Give examples of Iago's two-faced behaviour. How might an actor convey this?

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kiwi's profile pic

Posted on

Iago managed to deceive each of the major characters at some point in the play.

 Firstly, I would use Act II scene 3 where Iago dupes Cassio into drinking himself beyond sense. The actor playing Iago would be able to indicate to camera his contempt for Cassio’s confessed weakness-

 …I have very poor and unhappy
brains for drinking. I could well wish courtesy would
invent some other custom of entertainment

As the carousing continues it would be possible for Iago’s duplicity to be demonstrated by the actor feigning intoxication for Cassio and the others, whilst showing how he is clearly in control to the audience as he engineers Cassio to his downfall.

As Cassio fights with Roderigo, Iago as catalyst for the battle could be portrayed in the ‘darkness’ of the scene – the audience may clearly see Iago provoking the action he then reports to Othello.

 

iambic5's profile pic

Posted on

Iago is “two-faced” at almost every moment in the play. We see him lie outright to practically everyone in the play; in fact the only people who hear the unvarnished truth from Iago is the audience. The audience is in a very uncomfortable position: we see Iago, we hear him lie, and then he turns to us and conveys the simple truth – and then he turns back to the other characters and starts lying again. We see both of his faces at all times, though the characters don’t. Any audience member who shouted what she knows about Iago could stop the play in its tracks…but no one ever does. We are in a way complicit in his behavior, and almost admire his ingenious way of giving legitimately good advice to people in a way that still entraps them.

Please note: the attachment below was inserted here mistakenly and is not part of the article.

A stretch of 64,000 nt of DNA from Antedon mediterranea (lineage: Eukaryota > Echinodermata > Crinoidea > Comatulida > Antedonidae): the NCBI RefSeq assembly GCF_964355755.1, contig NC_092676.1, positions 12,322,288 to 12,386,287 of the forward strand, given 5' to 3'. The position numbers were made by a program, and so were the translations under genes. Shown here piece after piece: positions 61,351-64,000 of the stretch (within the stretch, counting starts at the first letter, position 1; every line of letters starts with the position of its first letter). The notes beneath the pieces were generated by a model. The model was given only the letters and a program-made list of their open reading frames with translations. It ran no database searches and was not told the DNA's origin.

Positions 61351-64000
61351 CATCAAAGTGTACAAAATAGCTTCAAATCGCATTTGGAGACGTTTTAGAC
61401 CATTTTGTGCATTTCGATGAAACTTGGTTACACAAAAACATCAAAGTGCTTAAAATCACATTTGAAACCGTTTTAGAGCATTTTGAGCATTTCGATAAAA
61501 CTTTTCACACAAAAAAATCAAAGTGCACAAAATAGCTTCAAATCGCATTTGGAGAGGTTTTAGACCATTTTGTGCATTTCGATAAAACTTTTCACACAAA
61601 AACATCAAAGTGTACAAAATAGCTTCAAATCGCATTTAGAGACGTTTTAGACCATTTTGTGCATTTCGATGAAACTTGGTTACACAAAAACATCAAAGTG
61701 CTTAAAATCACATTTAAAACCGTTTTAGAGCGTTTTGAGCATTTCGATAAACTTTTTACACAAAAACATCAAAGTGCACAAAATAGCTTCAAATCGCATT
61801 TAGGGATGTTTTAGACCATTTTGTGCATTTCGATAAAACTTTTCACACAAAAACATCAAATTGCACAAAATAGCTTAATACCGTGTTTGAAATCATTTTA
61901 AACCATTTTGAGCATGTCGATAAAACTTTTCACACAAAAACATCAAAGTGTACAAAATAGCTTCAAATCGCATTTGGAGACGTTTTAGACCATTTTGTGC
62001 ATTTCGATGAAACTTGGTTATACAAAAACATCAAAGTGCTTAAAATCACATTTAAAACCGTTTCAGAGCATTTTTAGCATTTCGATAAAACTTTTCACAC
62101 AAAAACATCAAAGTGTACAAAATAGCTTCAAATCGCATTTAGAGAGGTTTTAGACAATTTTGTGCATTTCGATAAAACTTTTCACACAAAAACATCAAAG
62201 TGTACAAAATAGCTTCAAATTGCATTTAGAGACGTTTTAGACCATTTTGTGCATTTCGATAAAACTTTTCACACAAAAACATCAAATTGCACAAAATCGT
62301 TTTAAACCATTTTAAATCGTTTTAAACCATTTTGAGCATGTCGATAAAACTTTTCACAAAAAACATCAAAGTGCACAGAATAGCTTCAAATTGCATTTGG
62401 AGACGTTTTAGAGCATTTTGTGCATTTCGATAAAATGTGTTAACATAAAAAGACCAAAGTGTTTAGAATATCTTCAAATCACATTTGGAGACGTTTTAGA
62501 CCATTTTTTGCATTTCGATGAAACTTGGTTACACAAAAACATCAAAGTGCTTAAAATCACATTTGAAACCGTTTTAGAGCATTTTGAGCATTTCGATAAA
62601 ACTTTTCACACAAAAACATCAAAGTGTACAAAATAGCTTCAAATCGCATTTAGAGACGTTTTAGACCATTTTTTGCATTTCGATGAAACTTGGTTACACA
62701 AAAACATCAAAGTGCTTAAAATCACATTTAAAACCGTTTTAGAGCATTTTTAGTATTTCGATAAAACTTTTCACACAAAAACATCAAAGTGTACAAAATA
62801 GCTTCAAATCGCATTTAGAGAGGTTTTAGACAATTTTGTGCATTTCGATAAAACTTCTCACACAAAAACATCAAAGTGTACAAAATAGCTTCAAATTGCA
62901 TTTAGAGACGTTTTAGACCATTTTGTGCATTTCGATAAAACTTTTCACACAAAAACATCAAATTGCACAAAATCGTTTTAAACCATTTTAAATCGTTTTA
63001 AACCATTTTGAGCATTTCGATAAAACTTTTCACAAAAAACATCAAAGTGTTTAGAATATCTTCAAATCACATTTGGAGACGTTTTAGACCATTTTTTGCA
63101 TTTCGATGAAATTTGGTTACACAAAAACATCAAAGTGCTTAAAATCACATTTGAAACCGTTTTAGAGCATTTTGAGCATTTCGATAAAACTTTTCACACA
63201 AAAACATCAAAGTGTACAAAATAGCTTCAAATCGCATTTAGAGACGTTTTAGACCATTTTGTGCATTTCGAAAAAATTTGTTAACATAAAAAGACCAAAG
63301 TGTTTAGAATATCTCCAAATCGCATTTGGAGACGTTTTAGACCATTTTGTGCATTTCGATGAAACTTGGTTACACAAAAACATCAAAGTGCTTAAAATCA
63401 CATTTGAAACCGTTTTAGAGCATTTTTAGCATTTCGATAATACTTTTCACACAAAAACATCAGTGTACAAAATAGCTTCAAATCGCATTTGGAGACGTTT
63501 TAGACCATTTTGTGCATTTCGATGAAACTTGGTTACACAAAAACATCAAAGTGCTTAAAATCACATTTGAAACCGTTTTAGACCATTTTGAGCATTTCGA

As far as an actor’s performance, one of the great traps of playing Iago is conveying too strongly how two-faced he is. If Iago seems obviously duplicitous, scheming and stroking his beard in the shadows, then all the other characters suddenly become stupid. An Iago who is obviously scheming and manipulative derails the play, because we wonder why anyone trusts someone so clearly slimy. Better to make Iago the most helpful, most kindhearted person on stage, and let the knowledge of what he really is be shared only with the audience and only when he’s otherwise alone. The mustache-twirling villain isn’t scary, but the best friend who literally stabs his buddy to death at a party sure is.

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